Preoccupations, a public exhibition of works by members of the inaugural class of the MFA in Experimental and Documentary Arts (MFAEDA) will be on view starting Thursday, April 19th, in the Corridor Gallery of the East Duke building on Duke’s East Campus.
Opening Reception: Thursday, April 19th, 5-7pm
East Duke building, Duke East Campus, 1304 Campus Drive
For a searchable map, click on http://www.maps.duke.edu
A preoccupation; an absorption, engrossment, something that holds the attention.
Seven of the first MFA in Experimental and Documentary Arts students examine their preoccupations and the preoccupations of those around them.
Eric Barstow exhibits two video works which deal with the preoccupation of self-image. Living within a society so driven by the images in films, television, the web, etc., has made many feel the need to ensure their own image is at its best. But what does this entail?
Marika Borgeson exhibits an exploration of paper and light.
Wolfgang Hastert exhibits selections from JUXTAPOSSE, a series of juxtaposed portraits of Duke University faculty and the MFA EDA student cohort.
Annabel Manning exhibits a video work exploring train as eye as surveillance between Durham and Charlotte.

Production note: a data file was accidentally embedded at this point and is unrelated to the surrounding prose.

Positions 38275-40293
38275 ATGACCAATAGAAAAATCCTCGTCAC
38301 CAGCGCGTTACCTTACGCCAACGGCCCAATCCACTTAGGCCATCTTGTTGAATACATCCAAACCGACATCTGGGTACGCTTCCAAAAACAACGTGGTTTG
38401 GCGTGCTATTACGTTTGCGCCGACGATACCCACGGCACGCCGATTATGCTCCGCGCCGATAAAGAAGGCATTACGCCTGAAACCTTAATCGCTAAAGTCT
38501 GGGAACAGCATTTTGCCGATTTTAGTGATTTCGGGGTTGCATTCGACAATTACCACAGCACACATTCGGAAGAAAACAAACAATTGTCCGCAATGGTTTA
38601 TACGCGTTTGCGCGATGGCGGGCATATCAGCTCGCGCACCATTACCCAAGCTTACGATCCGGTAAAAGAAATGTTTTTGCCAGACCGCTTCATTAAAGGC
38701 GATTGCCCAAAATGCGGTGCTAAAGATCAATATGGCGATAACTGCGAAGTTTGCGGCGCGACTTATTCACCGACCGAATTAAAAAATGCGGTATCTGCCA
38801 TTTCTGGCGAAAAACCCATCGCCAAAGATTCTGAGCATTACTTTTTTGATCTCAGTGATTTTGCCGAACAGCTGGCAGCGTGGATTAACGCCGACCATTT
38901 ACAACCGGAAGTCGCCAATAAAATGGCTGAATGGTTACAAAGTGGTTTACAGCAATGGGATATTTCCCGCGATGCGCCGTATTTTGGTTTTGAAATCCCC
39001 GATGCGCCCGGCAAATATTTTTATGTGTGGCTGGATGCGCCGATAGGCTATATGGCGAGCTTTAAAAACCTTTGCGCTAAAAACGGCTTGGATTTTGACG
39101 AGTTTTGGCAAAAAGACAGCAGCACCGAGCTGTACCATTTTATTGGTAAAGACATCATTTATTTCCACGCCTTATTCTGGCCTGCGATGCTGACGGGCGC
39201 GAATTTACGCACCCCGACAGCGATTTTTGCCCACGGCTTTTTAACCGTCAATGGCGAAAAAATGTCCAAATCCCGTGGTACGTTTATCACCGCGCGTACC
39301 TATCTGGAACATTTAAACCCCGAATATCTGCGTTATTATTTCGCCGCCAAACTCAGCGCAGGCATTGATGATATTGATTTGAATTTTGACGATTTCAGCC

Lisa McCarty exhibits photographs taken at Lacock Abbey, the home of William Henry Fox Talbot. Both site and subject of the first photographic negative, the Abbey is hallowed ground in the history of photography and became a point of pilgrimage for McCarty.
Laurenn McCubbin exhibits a series of portraits in watercolors and in video titled Intimate, part of her larger work The Intimacy Project, a series of interviews with sex workers exploring the idea of “performative emotionality”. In the video, the object of the gaze looks back – the odalisque observes the viewer. Is the emotion being performed? Reflected? In this long portrait, the sex worker invokes a moment that might either be genuine or contrived.
Talena Sanders exhibits a video portrait of a man with a singular message for the Las Vegas art world.
Preoccupations is made possible in part with generous support from the Department of Art, Art History and Visual Studies.